Black Women and Equal Pay: Four Tips to Overcome Wage Inequality

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Did you know that Black women are graduating from bachelor and graduate degree programs at higher rates than any other community both by race and gender? And, that Black women have also maintained the highest workforce participation rate for women in the nation.

Yet, despite these statistics, Black women - at every economic attainment level - must work longer to achieve wage parity.  Black/African American women are paid only $0.63 on the $1.00. Meaning that, to achieve wage parity, Black women must work an additional three months and seven months to achieve equity with their white female and male counterparts, respectively.   

The contributors to the continued wage gap are vast, including most notably employment discrimination, gender and race-based bias, and lack of pay transparency.  This income inequality impacts economic opportunity for Black women including home ownership, savings and retirement, lack of affordable child care, adequate access to capital and academic opportunities for Black women, among other limitations.

Further, financial insecurity can increase stress and anxiety related health conditions of Black women who find themselves overstretched trying to meet the growing demands of a single-income household which represent roughly one-third of all Black households.

What can be done to combat the Black woman wage gap?  Below are a few tips to help empower Black women to demand their worth:

  1. Do your research.  There are a number of sites such as Glassdoor and salary.com, among others that can help to provide you with salary ranges by job type, industry, location and more.  All designed to help provide you with benchmarks needed to understand the competitiveness of your offer.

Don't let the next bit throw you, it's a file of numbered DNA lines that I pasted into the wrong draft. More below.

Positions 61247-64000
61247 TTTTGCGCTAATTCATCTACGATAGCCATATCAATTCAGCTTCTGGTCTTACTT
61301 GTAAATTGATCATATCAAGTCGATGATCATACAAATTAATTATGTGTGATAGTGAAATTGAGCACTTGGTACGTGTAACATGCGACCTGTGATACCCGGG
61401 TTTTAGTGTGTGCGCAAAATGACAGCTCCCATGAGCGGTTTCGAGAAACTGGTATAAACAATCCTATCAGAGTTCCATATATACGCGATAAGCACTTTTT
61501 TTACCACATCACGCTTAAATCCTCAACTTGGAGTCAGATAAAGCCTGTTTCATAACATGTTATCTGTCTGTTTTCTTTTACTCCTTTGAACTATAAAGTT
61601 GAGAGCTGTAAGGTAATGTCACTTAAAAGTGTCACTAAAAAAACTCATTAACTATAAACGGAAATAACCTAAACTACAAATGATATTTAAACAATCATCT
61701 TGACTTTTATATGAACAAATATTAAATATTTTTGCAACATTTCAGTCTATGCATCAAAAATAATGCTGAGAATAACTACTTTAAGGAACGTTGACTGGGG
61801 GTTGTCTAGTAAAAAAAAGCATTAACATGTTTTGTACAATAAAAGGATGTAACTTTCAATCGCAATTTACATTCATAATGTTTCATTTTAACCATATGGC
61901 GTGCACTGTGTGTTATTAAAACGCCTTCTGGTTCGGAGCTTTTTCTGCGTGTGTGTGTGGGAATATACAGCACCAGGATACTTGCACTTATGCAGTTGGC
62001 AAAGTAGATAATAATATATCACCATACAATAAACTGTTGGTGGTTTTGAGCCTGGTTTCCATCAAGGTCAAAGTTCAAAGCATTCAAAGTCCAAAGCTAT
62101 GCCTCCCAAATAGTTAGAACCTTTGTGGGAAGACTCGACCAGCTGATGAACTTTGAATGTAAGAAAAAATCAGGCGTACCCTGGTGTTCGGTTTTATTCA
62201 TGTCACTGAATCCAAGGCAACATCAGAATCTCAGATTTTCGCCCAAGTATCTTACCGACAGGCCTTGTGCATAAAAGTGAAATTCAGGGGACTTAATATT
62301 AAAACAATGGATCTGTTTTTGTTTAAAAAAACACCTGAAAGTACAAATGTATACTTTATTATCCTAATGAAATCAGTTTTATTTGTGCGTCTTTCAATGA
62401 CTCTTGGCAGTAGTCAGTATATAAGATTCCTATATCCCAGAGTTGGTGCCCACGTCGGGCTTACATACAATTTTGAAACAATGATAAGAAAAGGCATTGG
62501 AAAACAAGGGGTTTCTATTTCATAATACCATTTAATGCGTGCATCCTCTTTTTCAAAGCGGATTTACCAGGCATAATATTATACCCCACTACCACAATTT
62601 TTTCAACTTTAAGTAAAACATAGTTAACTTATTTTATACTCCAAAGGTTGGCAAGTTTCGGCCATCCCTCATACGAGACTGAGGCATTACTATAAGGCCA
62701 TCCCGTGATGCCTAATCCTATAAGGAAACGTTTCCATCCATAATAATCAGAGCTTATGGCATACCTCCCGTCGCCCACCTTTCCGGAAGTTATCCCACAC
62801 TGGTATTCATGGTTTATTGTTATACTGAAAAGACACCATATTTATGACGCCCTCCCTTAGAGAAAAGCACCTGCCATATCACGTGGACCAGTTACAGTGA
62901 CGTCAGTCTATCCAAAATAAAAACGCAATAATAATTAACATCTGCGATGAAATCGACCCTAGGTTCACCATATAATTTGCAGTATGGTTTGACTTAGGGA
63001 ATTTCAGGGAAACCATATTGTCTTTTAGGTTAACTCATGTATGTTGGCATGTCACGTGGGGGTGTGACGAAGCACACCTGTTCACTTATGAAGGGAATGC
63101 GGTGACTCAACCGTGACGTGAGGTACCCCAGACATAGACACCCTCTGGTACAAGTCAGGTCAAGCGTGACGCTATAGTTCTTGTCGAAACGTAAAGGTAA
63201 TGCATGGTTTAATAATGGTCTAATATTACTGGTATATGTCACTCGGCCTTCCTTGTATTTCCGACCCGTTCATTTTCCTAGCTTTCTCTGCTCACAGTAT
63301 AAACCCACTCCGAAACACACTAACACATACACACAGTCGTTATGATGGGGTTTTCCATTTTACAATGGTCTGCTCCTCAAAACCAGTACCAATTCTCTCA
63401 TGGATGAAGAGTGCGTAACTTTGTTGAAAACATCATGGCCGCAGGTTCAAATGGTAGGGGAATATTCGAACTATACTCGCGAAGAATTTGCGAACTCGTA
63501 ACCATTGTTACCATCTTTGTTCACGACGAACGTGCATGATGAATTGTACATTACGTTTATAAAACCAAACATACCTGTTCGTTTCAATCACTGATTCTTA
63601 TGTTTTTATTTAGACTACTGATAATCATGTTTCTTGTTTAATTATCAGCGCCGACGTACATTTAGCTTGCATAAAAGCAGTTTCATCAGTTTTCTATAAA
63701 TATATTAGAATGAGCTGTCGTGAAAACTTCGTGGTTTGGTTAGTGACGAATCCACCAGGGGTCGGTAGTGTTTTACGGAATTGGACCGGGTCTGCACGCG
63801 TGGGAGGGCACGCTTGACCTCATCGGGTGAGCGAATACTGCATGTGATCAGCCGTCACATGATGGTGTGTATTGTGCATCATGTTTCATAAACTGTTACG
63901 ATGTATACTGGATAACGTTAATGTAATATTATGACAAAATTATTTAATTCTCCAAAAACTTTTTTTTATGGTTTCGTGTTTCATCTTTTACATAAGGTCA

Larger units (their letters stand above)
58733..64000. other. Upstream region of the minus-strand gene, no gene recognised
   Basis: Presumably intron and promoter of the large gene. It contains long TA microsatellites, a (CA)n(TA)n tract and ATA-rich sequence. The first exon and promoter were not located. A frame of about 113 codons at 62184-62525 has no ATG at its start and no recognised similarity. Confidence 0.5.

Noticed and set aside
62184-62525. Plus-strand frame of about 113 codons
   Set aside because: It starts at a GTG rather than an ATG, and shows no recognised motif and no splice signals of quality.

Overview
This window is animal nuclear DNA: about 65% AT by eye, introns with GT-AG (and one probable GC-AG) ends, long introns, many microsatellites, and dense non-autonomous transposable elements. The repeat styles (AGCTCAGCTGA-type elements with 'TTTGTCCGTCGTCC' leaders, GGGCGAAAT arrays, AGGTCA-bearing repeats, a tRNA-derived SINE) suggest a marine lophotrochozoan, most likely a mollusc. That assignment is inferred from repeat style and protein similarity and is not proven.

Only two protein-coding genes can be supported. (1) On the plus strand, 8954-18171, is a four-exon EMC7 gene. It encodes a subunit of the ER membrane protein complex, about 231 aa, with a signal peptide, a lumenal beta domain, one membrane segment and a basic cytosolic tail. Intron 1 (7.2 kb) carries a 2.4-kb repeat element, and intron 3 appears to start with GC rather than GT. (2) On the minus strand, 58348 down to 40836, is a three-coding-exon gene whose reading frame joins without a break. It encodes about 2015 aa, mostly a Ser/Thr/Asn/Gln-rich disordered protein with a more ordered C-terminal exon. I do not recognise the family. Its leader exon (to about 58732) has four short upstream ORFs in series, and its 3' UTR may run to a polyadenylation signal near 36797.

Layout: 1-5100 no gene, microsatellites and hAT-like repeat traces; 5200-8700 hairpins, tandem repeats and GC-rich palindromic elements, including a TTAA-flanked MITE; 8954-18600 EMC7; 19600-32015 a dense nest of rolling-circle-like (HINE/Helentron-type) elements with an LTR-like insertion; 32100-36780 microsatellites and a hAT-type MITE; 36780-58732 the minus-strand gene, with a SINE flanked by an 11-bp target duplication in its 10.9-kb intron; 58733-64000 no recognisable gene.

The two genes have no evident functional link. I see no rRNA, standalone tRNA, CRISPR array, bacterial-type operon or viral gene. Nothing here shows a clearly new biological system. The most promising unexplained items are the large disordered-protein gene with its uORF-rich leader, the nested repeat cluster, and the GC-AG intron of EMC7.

2. Don’t feel obligated to disclose your last salary or compensation:  Often during interviews or professional meetings hiring managers or prospective clients may ask you your current or last salary or how much you charged a previous client for past work.  Neither of these are any of their business because your next endeavor more often than not is not the same role and the scope of work may be different. Pegging yourself to your past job or experience can limit future financial opportunities.  In fact, a few states have actually made inquiring into your previous salary history illegal for companies.

  3. Have multiple offers in hand.  The old adage of being hard to get also applies to salary negotiations.  Having multiple offers can allow you to evaluate your opportunities and present your final requested package or pricing with the most informed and strongest negotiation hand possible.

  4. Have a lawyer do your final representations.  Dependent upon your professional level, the complexity of salary negotiations may also include a lawyer to review final contracts and documents.  In such instances, having your lawyer provide your final representations once an offer is extended can also help let an employer know that you mean business in the most professional way possible

Leveraging one or all of the aforementioned strategies can aid in securing the financial compensation ambitious, driven Black women deserve to receive.

Natalie Madeira Cofield is the Founder & CEO of Walker’s Legacy the largest digital platform for the professional and entrepreneurial multicultural woman.  She is a frequent speaker, author and sought-after subject expert on topics related to entrepreneurship and business for women and underrepresented communities.